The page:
Micron chip sales banned in China in patent dispute with Taiwan’s UMC
TAIPEI (Reuters) – A Chinese court has temporarily barred Micron Technology Inc (MU.O) from selling 26 semiconductor products in the world’s biggest memory chip market, citing violation of patents held by Taiwan’s United Microelectronics Corp (UMC) (2303.TW).
The ruling, which was disclosed by UMC and its Chinese partner, slammed shares of Idaho-based Micron, which gets half of its revenue from China.
It comes amid an escalating trade spat between Washington and Beijing over tariffs and also as China investigates Micron and its South Korean rivals over price fixing allegations, amid a surge in prices of dynamic random access memory (DRAM) chips.
The Fuzhou Intermediate People’s Court issued a preliminary sales injunction against Micron that prevents it from selling the chips, including DRAM chips and NAND flash memory chips, in China, UMC said in a statement late on Tuesday.
Micron said it had not been served with the injunction and would not comment further until it had reviewed documentation from the Chinese court.
The sales ban ratchets up trade tensions between Washington and China over wide ranging issues including intellectual property, autos and soybeans. The United States is set to impose tariffs on $34 billion (£25.75 billion) worth of goods from China on July 6, which Beijing is expected to respond to with tariffs of its own.
The two chipmakers have been at loggerheads since December when Micron filed a civil lawsuit in the state of California, accusing UMC and its state-backed Chinese partner Fujian Jinhua Integrated Circuit Co of stealing design and manufacturing technologies related to its DRAM chips.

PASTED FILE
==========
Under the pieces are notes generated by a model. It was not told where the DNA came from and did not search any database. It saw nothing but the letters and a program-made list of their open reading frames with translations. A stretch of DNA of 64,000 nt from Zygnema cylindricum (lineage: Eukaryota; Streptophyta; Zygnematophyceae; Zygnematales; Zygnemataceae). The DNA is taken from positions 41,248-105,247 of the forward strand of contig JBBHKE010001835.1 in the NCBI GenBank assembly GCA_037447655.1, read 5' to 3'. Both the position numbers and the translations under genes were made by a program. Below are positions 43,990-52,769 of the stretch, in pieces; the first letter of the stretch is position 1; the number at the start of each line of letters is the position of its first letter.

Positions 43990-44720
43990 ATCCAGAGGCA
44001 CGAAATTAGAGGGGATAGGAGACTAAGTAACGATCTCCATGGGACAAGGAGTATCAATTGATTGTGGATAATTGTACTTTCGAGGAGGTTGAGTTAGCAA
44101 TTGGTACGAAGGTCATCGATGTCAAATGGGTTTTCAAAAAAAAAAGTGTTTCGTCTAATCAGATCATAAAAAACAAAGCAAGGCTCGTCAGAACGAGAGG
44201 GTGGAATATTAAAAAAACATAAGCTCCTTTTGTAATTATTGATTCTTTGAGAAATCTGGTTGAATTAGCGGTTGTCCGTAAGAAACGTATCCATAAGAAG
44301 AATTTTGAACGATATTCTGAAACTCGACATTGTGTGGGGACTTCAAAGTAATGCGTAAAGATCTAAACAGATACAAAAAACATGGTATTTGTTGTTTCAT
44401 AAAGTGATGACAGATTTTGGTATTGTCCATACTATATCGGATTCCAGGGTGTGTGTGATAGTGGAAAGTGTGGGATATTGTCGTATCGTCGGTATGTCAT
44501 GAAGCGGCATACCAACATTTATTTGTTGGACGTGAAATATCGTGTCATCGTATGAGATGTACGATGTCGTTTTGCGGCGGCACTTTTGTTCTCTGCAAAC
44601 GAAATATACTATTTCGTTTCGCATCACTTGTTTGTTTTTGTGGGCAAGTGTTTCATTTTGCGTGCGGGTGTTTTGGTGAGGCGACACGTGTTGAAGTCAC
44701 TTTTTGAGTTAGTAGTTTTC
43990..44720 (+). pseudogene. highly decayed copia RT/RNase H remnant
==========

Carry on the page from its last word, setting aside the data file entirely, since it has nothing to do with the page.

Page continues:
UMC, which is scaling up its China business, countersued in January, filing a patent infringement lawsuit against Micron in China, covering three areas, including specific memory applications and memory used in graphics cards.
China is the largest importer of memory products, consuming 20 percent of the world’s DRAM, as it has yet to build up its nascent chip industry. Its ambitious plan to grow the sector through acquisitions and partnerships have been hampered by security concerns raised largely by Washington.
UMC, a contract chip manufacturer, plans to list its China operations on the Shanghai Stock Exchange.
Fujian Jinhua also issued a statement on Tuesday saying the court had ruled against Micron. A company spokesman declined to comment further.
Shares of Micron, which generated half of its $20.3 billion fiscal 2017 revenue from China, closed down 5.5 percent on Tuesday at $51.48. Other US chipmakers were also weak, with Nvidia (NVDA.O) finishing 2 percent lower and Intel Corp (INTC.O) and Broadcom Inc (AVGO.O) closing down 1 percent each.
UMC shares rose as much as 3.9 percent on Wednesday, before erasing a chunk of the gains to be up 1 percent.